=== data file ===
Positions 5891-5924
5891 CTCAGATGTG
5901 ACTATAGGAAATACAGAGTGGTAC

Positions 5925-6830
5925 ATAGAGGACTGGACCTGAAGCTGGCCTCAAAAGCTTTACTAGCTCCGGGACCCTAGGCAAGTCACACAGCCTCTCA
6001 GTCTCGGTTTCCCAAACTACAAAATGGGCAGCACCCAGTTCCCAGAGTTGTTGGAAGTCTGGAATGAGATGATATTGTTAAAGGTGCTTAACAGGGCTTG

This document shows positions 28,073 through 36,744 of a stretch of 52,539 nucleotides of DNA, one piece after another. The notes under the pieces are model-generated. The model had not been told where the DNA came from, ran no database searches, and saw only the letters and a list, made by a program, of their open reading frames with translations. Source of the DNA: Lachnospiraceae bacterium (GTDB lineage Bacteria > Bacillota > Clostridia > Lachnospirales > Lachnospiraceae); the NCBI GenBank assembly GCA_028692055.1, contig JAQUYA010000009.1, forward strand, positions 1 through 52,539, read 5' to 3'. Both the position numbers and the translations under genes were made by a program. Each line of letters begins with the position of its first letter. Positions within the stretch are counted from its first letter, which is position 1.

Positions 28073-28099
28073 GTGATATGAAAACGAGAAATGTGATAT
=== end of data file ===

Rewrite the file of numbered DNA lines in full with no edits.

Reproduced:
Positions 5891-5924
5891 CTCAGATGTG
5901 ACTATAGGAAATACAGAGTGGTAC

Positions 5925-6830
5925 ATAGAGGACTGGACCTGAAGCTGGCCTCAAAAGCTTTACTAGCTCCGGGACCCTAGGCAAGTCACACAGCCTCTCA
6001 GTCTCGGTTTCCCAAACTACAAAATGGGCAGCACCCAGTTCCCAGAGTTGTTGGAAGTCTGGAATGAGATGATATTGTTAAAGGTGCTTAACAGGGCTTG

This document shows positions 28,073 through 36,744 of a stretch of 52,539 nucleotides of DNA, one piece after another. The notes under the pieces are model-generated. The model had not been told where the DNA came from, ran no database searches, and saw only the letters and a list, made by a program, of their open reading frames with translations. Source of the DNA: Lachnospiraceae bacterium (GTDB lineage Bacteria > Bacillota > Clostridia > Lachnospirales > Lachnospiraceae); the NCBI GenBank assembly GCA_028692055.1, contig JAQUYA010000009.1, forward strand, positions 1 through 52,539, read 5' to 3'. Both the position numbers and the translations under genes were made by a program. Each line of letters begins with the position of its first letter. Positions within the stretch are counted from its first letter, which is position 1.

Positions 28073-28099
28073 GTGATATGAAAACGAGAAATGTGATAT